Wat’s Up, Chiang Mai?

The title is my only “wat” (“temple”) pun of this post. I promise.

After our quick Bangkok visit we took a train north to Chiang Mai. Instead of taking the more popular overnight sleeper train we opted to make the 12-hour journey during the day so we could see more of the Thai countryside. Although most of the scenery didn’t warrant a photo (even if it had, the windows were too scratched up to allow them) it was still a good choice because it allowed us to watch the landscape transform from urban sprawl to endless rice paddies and finally to the tree-covered hills of northern Thailand. Fresh off of our spectacular street food experience in Bangkok and having heard that the food in Chiang Mai was even better, we were basically salivating the entire train ride. Once again, Thai food didn’t let us down!

The Moat City

The Old City of Chiang Mai is a square surrounded on all sides by a moat, which made the city very easy to navigate. There are gates on each of the four sides of the city with the south side having two and it seemed like the best street food markets set up shop close to one of the gates and usually just outside the moat. Not only did the moat and gate system make the city easy to navigate, but it also lent the city a medieval air which jived nicely with all of the old temples in Chiang Mai. Reportedly there are over 300 temples in Chiang Mai (not all in the old city) which gave us plenty of beautiful architecture to take in between meals.

Just one example of the beautiful temples in Chiang Mai

Typical Chiang Mai Day

We started our mornings at various cafés, usually having a more western breakfast and frequently having the iced coffee that is mercifully served all over Thailand (Chiang Mai may be 12 hours north of Bangkok but apparently the weather didn’t get the “you’re supposed to cool down as you go north” memo). After that we would walk all over the city to see the various temples or we would just stroll through the city with stops here and there for juice smoothies or more iced coffee.

Me combining our two afternoon activities in one photo

Then we would hit some restaurant/food cart for a light lunch, and it was always freaking delicious (of course). After lunch half the time we would head back to our air-conditioned room to stop sweating and take a shower or Anna would get an hour-long Thai massage while I would write these posts. All of this was really just a time-filler for the main event: dinner!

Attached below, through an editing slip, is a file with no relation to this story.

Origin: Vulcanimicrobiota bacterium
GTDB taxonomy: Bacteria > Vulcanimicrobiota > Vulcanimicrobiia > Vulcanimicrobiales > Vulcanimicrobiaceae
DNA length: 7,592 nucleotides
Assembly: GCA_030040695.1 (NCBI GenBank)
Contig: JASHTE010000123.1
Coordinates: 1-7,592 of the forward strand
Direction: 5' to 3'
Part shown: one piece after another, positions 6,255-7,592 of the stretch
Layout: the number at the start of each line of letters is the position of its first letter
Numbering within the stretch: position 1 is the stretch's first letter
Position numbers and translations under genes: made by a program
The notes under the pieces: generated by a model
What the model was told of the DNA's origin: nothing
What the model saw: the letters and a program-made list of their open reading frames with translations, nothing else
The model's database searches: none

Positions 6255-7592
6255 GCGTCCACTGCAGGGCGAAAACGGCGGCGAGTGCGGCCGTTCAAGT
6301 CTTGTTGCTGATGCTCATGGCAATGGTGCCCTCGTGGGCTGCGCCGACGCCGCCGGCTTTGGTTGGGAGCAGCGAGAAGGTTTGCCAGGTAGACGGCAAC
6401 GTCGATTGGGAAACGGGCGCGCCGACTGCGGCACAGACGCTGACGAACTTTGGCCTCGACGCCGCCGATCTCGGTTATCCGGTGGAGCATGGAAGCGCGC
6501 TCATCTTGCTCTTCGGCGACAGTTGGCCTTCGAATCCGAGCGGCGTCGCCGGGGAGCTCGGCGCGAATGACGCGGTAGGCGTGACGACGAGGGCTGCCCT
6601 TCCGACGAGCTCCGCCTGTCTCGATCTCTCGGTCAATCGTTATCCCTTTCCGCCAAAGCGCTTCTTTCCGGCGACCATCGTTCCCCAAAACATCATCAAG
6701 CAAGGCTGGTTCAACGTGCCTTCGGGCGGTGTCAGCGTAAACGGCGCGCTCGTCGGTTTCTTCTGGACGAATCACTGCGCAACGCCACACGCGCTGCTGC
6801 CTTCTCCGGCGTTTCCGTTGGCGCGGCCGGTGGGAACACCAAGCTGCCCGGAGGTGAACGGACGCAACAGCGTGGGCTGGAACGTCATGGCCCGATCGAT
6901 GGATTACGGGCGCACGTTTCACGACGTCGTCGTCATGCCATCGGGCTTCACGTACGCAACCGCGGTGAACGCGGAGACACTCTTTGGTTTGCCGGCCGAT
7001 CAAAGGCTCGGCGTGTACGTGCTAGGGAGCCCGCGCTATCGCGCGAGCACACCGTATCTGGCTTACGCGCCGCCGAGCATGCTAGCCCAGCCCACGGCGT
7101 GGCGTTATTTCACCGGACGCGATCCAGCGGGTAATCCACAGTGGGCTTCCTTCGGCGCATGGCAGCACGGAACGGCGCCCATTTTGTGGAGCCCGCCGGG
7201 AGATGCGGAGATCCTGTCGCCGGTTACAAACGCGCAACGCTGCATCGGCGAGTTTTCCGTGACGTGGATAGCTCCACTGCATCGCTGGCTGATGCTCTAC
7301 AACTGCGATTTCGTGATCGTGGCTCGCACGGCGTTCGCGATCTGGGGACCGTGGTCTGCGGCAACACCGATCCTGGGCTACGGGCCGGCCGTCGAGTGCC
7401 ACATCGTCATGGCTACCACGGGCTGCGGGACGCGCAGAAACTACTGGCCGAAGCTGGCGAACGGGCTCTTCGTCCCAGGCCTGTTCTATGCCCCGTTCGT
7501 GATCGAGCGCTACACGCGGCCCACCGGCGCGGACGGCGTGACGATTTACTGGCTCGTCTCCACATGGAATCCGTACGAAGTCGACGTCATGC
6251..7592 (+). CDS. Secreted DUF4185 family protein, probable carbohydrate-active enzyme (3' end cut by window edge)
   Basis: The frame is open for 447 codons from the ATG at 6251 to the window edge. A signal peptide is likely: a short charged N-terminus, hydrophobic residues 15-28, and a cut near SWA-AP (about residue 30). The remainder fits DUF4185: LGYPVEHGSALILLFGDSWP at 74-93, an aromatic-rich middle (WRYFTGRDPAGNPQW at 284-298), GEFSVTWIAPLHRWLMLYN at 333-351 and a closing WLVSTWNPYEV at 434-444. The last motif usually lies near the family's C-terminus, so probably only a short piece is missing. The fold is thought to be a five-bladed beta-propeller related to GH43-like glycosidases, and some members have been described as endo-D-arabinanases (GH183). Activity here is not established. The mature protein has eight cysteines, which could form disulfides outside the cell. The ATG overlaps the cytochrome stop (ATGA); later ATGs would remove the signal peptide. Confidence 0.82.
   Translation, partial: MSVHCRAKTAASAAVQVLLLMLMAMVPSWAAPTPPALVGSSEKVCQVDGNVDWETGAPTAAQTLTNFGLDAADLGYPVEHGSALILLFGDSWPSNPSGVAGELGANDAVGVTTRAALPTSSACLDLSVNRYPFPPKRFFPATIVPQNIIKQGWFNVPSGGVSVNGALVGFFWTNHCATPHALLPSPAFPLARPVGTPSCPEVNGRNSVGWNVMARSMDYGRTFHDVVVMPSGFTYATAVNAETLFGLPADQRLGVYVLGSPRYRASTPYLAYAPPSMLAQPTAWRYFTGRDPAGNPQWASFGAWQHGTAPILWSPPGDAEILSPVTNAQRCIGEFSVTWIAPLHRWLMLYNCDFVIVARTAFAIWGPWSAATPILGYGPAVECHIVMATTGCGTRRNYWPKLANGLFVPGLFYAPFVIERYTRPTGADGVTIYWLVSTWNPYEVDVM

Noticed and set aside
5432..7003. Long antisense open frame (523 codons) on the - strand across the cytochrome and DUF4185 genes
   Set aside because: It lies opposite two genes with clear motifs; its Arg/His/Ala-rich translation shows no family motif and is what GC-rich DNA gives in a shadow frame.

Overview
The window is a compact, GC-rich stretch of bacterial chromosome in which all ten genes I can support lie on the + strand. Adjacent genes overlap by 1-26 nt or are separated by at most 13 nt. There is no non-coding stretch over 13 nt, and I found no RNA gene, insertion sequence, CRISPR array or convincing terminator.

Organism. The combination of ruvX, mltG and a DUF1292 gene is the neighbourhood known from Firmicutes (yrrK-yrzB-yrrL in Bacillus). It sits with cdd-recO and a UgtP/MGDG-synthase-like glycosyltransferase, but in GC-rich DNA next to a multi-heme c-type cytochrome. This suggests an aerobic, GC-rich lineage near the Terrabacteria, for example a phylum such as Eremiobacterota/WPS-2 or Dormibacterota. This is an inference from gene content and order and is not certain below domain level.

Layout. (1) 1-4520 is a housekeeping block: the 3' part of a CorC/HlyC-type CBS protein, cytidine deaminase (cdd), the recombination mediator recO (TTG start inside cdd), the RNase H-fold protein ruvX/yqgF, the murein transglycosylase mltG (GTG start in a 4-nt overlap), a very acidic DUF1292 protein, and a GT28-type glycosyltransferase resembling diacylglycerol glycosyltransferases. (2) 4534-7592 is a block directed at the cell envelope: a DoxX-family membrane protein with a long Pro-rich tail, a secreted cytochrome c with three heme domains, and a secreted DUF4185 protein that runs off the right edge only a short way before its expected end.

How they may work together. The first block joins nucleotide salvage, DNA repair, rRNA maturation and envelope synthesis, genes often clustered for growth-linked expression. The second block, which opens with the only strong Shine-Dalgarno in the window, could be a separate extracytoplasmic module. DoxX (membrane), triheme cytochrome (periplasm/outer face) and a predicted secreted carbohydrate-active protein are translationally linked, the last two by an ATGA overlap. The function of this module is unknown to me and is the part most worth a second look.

Chiang Mai’s Street Food Highlights

Rather than just list all of the delicious food we had, we’ll just hit the highlights. The North Gate was our favorite market by a wide margin, primarily because we had the best two dishes of our entire 8-month adventure there. The best was a dish called Nam Tok which we ate 3 times over the course of 2 dinners. It was introduced to us on a Chiang Mai Street Food tour we signed up for on our second-to-last night there and we knew we had to go back for seconds (it turned into thirds) the next night.

Anna with our favorite chef in Thailand

You apparently eat this deliciousness with your hands and a ball of sticky rice

Although the food tour turned out to be far more expensive than was warranted, we can’t complain too much because we learned about this dish. It consists of some meat (usually pork or chicken but we had it once with fish) cooked with rice, onions, and chillies and then finished with a bath of fish sauce and lime juice and accompanied by sticky rice. We both immediately ranked it as one of the best dishes we’ve ever had!

Like the hat and leather apron, love her food

The other highlight was this lady’s khao ka moo, a pork and rice dish accompanied by a hard boiled egg. She boils her pork knuckles and shoulders with soy sauce, sugar, and cinnamon five-spice for 10+ hours until the meat is falling off the bone. It was incredibly tender and flavorful and she was a bit of a character in her own right with her cowboy hat, leather apron, and cleaver. Her’s also seemed to be the most popular stand in the market with a crowd of around 5-10 waiting almost all the time.

Sweating off the Calories

Reward for a sweaty day’s “work”

Lucky for our waistlines we found a free walking tour of the Old City’s wats online and spent most of our non-eating time wandering around them. Much like church fatigue in Europe, however, we started to get a bit weary of the wats after the third day when they started to blend together so we decided to leave the old city and walk around the new city a bit. There’s not a ton to report here other than we have been just stunned at how beautiful the temples are. You would expect a couple of dogs in the bunch but we didn’t see a single one that could be described as anything less than beautiful. So without further ado our Chiang Mai wat photos:

One of Anna’s favorites.



“Monks in training” studying before prayer/meditation time.


This belongs in a Madame Tussauds’ wax museum. So lifelike.

The Silver Temple – so different from all the others.



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